Tuberculosis, a preventable pandemic through sensitization programme
Shiv Shankar Tyagi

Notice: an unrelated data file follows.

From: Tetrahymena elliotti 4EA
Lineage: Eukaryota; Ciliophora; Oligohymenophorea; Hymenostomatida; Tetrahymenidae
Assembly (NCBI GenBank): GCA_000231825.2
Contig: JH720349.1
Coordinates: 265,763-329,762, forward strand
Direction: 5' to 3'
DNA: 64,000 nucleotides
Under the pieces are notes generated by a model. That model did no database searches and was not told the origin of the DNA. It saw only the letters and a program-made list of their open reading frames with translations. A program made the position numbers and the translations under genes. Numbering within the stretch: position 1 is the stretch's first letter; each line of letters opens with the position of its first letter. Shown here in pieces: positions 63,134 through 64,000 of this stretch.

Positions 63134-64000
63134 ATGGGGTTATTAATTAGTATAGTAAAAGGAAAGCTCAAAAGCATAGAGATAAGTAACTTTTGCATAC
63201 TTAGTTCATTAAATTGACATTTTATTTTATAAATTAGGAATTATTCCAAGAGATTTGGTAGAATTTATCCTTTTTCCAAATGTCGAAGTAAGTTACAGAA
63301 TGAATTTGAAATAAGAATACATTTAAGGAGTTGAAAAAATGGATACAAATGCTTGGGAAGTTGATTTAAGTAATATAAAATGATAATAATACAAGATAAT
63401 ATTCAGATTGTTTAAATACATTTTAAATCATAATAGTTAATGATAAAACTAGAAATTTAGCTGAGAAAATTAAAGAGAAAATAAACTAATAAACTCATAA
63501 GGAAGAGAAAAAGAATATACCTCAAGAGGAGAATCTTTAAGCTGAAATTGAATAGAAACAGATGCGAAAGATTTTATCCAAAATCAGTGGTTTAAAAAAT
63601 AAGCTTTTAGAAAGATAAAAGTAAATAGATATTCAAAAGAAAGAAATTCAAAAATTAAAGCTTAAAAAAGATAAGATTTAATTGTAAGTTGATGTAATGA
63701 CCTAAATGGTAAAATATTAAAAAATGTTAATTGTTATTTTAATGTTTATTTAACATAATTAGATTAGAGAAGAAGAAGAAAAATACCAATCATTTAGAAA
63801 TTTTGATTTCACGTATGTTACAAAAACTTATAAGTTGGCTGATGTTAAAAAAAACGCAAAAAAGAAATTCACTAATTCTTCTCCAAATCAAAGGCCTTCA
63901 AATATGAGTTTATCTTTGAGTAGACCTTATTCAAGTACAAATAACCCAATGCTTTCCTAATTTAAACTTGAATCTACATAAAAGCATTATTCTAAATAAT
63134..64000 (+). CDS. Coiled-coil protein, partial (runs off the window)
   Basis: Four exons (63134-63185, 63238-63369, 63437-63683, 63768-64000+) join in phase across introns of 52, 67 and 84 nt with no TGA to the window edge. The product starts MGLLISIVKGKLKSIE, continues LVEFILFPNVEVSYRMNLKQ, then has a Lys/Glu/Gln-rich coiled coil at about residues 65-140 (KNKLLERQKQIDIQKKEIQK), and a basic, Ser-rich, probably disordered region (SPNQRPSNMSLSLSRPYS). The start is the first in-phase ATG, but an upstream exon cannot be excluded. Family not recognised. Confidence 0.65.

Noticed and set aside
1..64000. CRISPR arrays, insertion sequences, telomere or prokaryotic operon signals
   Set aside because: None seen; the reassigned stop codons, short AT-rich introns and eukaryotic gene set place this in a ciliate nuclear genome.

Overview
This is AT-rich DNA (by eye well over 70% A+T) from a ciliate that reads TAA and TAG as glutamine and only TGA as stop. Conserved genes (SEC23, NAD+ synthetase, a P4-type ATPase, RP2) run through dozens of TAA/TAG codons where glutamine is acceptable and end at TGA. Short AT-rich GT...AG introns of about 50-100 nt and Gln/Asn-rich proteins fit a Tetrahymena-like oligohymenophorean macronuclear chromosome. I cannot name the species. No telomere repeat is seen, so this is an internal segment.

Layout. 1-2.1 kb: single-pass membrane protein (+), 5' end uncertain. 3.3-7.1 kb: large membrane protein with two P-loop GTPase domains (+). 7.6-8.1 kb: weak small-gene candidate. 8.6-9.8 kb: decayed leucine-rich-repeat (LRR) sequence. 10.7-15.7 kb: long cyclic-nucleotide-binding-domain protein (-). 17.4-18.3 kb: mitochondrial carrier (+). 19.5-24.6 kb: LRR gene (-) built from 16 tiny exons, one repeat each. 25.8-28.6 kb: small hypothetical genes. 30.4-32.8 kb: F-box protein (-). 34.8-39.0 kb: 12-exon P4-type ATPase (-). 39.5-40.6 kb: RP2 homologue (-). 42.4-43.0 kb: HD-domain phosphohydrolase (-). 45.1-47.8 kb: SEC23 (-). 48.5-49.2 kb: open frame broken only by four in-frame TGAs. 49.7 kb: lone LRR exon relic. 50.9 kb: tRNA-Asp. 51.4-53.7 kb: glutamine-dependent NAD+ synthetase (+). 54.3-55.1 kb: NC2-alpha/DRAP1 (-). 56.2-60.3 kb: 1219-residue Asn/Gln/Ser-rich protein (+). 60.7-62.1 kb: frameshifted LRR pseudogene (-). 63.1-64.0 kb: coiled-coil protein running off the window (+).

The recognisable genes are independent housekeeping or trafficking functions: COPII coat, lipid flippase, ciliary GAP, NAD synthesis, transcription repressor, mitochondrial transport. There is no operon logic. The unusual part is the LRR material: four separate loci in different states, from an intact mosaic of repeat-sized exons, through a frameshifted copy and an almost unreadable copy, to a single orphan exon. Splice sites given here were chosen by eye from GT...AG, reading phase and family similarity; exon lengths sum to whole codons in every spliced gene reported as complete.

The focus of India's tuberculosis control measure has shifted to improving education, understanding symptoms, eliminating transmission, and trying to influence healthcare seeking behavior among both tuberculosis patients and the general public. Tuberculosis is the leading cause of death from an infectious disease worldwide, and drug-resistant strains pose a significant threat to global health security. Sensitization programmes regarding Tuberculosis Disease, Early Detection, Vaccination, Screening, Treatment Compliance, Cough Etiquette & Disposal of Sputum, National Health Programmes, Nutrition, Home & Environment Control can create patient awareness of tuberculosis can promote infection prevention and treatment adherence. Tuberculosis can be reduced by using measures like protecting one's mouth while coughing or sneezing and safely dispose of sputum. Besides that, appropriate sputum disposal will dramatically reduce disease transmission. In tuberculosis patients, knowledge and understanding of touch sensitivity to droplet infection is understood to influence their behavior and assess the frequency and level of transmission in their contacts. Early diagnosis of pulmonary tuberculosis patients and treatment with a complete course of anti-tuberculosis medications are important for TB management. As a result, any reported TB symptomatics with a cough lasting more than two weeks should be referred for TB assessment. Following that, proper treatment necessitates adherence to World Health Organization-recommended treatment guidelines as well as other relevant TB care requirements such as the International Standards for TB Care (ISTC) and the Standards for TB Care in India. Tuberculosis (TB) is still prevalent in many parts of the world, including India, and needs monitoring, clinical assessment, examination, touch tracking, proof of diagnosis, and treatment regimens that are either monitored or unsupervised for successful eradication.